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David Book

David Book Partner

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In a meeting with my partner the other day, we were discussing our industry  and where it may be headed, where it’s likely to change and how much different it is today than it was a few years ago. The overwhelming topic: “the young guys and the old-school guys.” 

Our conversation trended around the difference in how less experienced (usually younger) salespeople and older, more seasoned sales people, approach the car selling process. Older, more seasoned sales people seemed to be more likely to use an “old school” approach - treat customers like sitting ducks - do everything possible to close the sale - now. Younger, less experienced salespeople seemed to be more interested in building relationships, working referrals, and helping customers solve their problems in an effort to make a deal when the customers terms were met.

OK, OK, old-schoolers may be saying “wait just a minute, I help customers too!” and new reps may be saying “hang on, I’m interested in closing deals now!” Of course they are, we are all salespeople and all salespeople are interested in helping customers and closing deals. So, why do experienced salespeople tend to use old-school tactics and less experienced salespeople tend to use less pressure and more “help” in their approach? 

It’s my opinion that old-school tactics, such as overcoming objection after objection relentlessly until the prospect finally agrees, or, pressuring people and pulling them through a linear sales process until they walk-or-buy is one of the major problems our industry faces today. If you wouldn’t stand for this type of approach, why would you expect your prospect to? The fact is, our industry is plagued with credibility problems (car salespeople consistently rank LAST in surveys associated with consumer trust) and old-school selling tactics are at the root of the problem.

Unfortunately for car sales people (and consumers), there are very few managers or dealers willing to accept the idea that a more humane way of selling may actually improve sales numbers. Closed minded managers and dealers generally ignore the notion that a shift in mindset is needed . Consider this: What would your boss say if you “walked” a customer? How about avoiding a “turn” or worse yet, suggesting to a customer that “they may not be able to afford this car.” I’m guessing he wouldn’t be too happy, even if you were sincere in your efforts to help the customer.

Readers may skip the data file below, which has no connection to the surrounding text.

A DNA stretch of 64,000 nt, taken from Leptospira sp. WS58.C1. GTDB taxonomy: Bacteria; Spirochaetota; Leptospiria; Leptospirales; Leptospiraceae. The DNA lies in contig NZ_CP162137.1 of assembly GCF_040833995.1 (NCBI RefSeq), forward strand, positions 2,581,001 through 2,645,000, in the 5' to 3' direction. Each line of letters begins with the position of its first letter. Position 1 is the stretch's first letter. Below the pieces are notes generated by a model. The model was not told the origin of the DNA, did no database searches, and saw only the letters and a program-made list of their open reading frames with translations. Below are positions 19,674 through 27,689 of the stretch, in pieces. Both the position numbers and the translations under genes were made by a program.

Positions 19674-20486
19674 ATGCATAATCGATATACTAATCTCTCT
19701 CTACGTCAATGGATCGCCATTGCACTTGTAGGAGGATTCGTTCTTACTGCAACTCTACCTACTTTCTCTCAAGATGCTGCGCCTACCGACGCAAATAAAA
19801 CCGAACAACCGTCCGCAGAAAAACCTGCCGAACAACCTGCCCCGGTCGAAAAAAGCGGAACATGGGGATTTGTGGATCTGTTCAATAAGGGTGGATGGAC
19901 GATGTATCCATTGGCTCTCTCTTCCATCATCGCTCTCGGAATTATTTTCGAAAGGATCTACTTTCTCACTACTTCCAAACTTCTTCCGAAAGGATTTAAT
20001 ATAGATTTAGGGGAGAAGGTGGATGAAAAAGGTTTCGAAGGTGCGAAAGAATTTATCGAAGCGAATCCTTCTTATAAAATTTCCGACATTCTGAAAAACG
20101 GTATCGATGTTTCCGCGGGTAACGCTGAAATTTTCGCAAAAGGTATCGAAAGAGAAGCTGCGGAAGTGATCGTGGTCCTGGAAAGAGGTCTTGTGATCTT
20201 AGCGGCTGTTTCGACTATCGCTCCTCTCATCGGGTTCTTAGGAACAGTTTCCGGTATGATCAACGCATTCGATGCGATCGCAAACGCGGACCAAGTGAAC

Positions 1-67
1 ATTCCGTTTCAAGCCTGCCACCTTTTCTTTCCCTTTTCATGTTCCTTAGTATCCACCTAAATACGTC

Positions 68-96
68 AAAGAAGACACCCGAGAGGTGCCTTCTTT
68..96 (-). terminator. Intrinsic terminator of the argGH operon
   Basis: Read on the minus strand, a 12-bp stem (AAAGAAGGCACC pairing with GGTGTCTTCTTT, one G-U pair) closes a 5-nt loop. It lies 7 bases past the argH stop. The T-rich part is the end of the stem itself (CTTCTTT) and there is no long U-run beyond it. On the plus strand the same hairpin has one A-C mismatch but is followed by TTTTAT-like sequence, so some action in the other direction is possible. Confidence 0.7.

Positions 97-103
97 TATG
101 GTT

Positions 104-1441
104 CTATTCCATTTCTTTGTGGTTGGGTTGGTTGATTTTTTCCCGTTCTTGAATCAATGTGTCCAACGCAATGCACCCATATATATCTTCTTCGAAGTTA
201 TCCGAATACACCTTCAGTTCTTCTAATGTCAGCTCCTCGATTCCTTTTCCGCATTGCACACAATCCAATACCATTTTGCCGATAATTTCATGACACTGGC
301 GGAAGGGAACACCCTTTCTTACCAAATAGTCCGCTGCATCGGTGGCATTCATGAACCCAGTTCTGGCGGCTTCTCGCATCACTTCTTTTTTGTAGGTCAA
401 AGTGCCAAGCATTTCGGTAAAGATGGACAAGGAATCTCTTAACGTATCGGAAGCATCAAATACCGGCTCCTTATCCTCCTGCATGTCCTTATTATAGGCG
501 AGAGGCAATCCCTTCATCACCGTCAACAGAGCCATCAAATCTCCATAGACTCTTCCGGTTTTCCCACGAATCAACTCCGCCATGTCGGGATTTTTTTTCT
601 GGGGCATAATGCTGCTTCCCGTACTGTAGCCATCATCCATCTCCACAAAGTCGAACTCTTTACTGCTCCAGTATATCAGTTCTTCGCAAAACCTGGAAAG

It’s my opinion that Chrysler and GM are closing thousands of stores because they have a HUGE credibility problem. Sure, they claim it’s more efficient and cost effective to run a leaner operation, and this may be true. But, make no mistake about it, old-school selling tactics have troubled our industry for decades and many of the underperforming stores listed on the close-list continue to use old-school tactics. It’s no wonder they are underperforming!

What exactly is underperforming anyway? Could it be that these stores are underperforming because they continue to train their staff with old-school selling tactics? Could it be that underperforming stores could have performed better (and avoided the list) if they weren’t using selling strategies and processes that they themselves wouldn’t tolerate? Could it be that a dealer in Somewhere USA is outperforming a competitor (and staying off the list) because he gets it, he’s not change-resistant and he’s helping customers rather than “turning and burning?”  

I’ve written this post because I think our industry is in a state of denial and there are sales people and managers and dealers that think “waiting it out” is a good strategy. The fact is, if you wait out this downturn and think your dealer will operate functionally the “same” on the other side, your wrong. It won’t. Things will be different. Open your mind, embrace change, stop using old-school selling tactics. Or, you may find your stores name on the close-list.

Cheers
David Book
http://www.mygoaltracking.net

 


 

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